A Lot or a Little?
What you will—and won't—find in this book.
Readers can compare the ghost lore here to that of other spooky tales. A page in the back of the book lists the "Hierarchy of Spirits" based on how ghosts died and imbues them with different powers. There's also a religion in this story that seems plucked from Medieval times with nuns, monks, and saints, but here women seem to have more power in the church. Readers can compare what they know about religious practices from Medieval times with what they read about in this story.
Sacrifice, bravery, overcoming fears, and accepting heavy responsibilities with heroism and grace. Also, much thought given to how the lives of the famous or legendary become more legend than real.
Positive Role Models
Artemisia suffers from social anxiety and more after her terrible childhood possessed by a ghost and locked in a cellar. She wants the quiet life of a nun but is called upon to wield a dangerous relic and be a hero to her people. She walks a difficult line between trusting her instincts about her relic and its influence and trusting what she's learned as a nun. Her lack of care for herself nearly kills her more than once and she needs to be told to recover her own strength so she can help others.
Artemisia suffers from social anxiety and childhood trauma. She also has disfigured hands from a fire and only chooses to hide them when she doesn't want to give away her identity. Also, this religion feels like it's plucked from Medieval times, but women have more power in the church. God is the Lady, there are more nuns than monks, the major saints are women, and the closest thing to the Pope, the Divine, is a woman.
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Violence & Scariness
Scores of people die from ghost attacks or are possessed by ghosts or given the "blight" -- burns from contact with ghosts, but there's no gore. Some soldiers possessed by ghosts attack and kill their fellow soldiers and a group of nuns. A ghost soldier in armor gives chase and attacks with a giant mace. Possession by strong spirits nearly kills their hosts, or they are so weakened that they pass out. The main character nearly dies a few times, from possession, hunger, and sickness. A dysentery-like sickness sweeps through a medical ward. Talk of the main character's childhood of trauma, possessed and locked in a cellar, then burning her own hands so the ghost inside her doesn't kill her family.
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Drinking, Drugs & Smoking
A nun drinks heavily in one scene.
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Parents Need to Know
Parents need to know that Vespertine is a ghostly dark fantasy by the acclaimed author of An Enchantment of Ravens. Ghost imagery and possession dominate the story, which is set in a fictional world where there's a Medieval-style religion with nuns, monks, saints. But there aren't any gory descriptions of deaths, just sadness at the loss and determination to stop the evil forces trying to take over. Possessions by strong spirits do nearly kill their hosts, including the main character, Artemisia, who passes out and gets very sick. Artemisia is a survivor of childhood trauma who has social anxiety. She wants the quiet life of a nun but steps up to be a heroic when called upon. She must walk the line between the rules her religion dictates and what she believes she's called to do, which includes listening to the advice of a restless spirit who may or may not have the best intentions. A nun drinks heavily in one scene, and that's it for mature content. Vespertine is fine for teens younger than the publisher's recommended age of 14 who like the scary stuff, but they may miss some of the deeper themes, and the complex workings of this world aren't as clearly spelled out as they would be for younger readers.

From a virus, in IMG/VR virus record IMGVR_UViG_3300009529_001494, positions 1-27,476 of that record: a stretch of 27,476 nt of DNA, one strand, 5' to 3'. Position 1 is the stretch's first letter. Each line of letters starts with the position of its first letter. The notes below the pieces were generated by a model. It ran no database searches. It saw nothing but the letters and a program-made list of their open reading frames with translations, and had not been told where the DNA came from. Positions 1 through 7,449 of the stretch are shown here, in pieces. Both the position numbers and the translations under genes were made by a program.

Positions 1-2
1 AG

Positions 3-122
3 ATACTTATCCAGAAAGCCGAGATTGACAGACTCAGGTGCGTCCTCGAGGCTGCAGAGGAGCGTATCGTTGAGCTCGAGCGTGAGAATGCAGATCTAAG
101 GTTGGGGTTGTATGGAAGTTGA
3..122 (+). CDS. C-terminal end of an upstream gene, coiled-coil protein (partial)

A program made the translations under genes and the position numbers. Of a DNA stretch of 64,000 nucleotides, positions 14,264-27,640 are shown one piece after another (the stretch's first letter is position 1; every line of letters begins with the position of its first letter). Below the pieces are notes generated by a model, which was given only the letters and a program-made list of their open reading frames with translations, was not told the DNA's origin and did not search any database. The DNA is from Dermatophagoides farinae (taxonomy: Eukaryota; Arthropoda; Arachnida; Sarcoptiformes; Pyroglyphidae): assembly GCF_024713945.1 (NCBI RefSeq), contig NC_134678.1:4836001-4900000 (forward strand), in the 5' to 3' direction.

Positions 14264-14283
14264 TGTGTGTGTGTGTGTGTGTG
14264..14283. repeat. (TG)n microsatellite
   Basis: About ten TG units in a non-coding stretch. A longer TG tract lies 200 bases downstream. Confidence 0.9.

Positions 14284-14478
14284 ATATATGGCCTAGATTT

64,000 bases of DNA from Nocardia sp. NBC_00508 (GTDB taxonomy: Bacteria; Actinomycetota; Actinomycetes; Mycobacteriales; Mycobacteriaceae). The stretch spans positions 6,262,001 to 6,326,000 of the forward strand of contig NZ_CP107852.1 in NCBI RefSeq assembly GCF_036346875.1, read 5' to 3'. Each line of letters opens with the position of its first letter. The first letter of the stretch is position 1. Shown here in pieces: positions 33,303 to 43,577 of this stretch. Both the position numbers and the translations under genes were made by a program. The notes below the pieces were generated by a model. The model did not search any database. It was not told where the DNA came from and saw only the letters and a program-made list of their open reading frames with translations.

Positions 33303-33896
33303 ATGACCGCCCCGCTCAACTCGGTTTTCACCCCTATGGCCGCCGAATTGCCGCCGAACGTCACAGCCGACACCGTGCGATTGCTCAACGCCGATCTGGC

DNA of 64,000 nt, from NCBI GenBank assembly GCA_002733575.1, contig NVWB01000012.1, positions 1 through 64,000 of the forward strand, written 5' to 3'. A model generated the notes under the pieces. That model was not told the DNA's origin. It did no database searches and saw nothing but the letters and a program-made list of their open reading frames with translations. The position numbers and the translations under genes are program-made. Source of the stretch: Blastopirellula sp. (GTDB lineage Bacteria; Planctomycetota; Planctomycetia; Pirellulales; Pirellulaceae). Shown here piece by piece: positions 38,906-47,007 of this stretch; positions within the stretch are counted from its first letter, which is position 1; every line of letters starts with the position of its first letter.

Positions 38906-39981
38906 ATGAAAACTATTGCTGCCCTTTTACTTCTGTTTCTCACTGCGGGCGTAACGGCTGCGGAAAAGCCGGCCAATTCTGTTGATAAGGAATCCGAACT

Is It Any Good?
Fans of ghost stories and rough-around-the-edges female heroes will devour this fantasy read faster than a revenant can devour a lesser spirit. Vespertine builds a world around a Medieval-style religion with nuns, monks, saints, and marauding ghosts set loose by hidden evil forces. And Artemisia, a survivor of childhood possession who burned her own hands to save her family, is the outcast hero this bleak world needs. She's completely untrained to wield any kind of relic, let alone one of the most powerful, and it's only through her sheer survivor resilience that she's able to keep it from consuming her. From there, her relationship with the revenant inside the relic, and now inside of herself, builds into something quite fascinating. Their forced bond drives the story to more profound places, especially as they realize what they have in common.
Author Margaret Rogerson doesn't always dig deep into her characters, however. So much seems left to the imagination about Leander. The shady confessor many not be as bad as he seems at first, but he's also still a big mystery by the end. And Marguerite, Artemisia's former roommate, is a delight and full of surprises without enough time on the page to really get to know her. Here's hoping a series develops with more time exploring these characters and this fascinating world.
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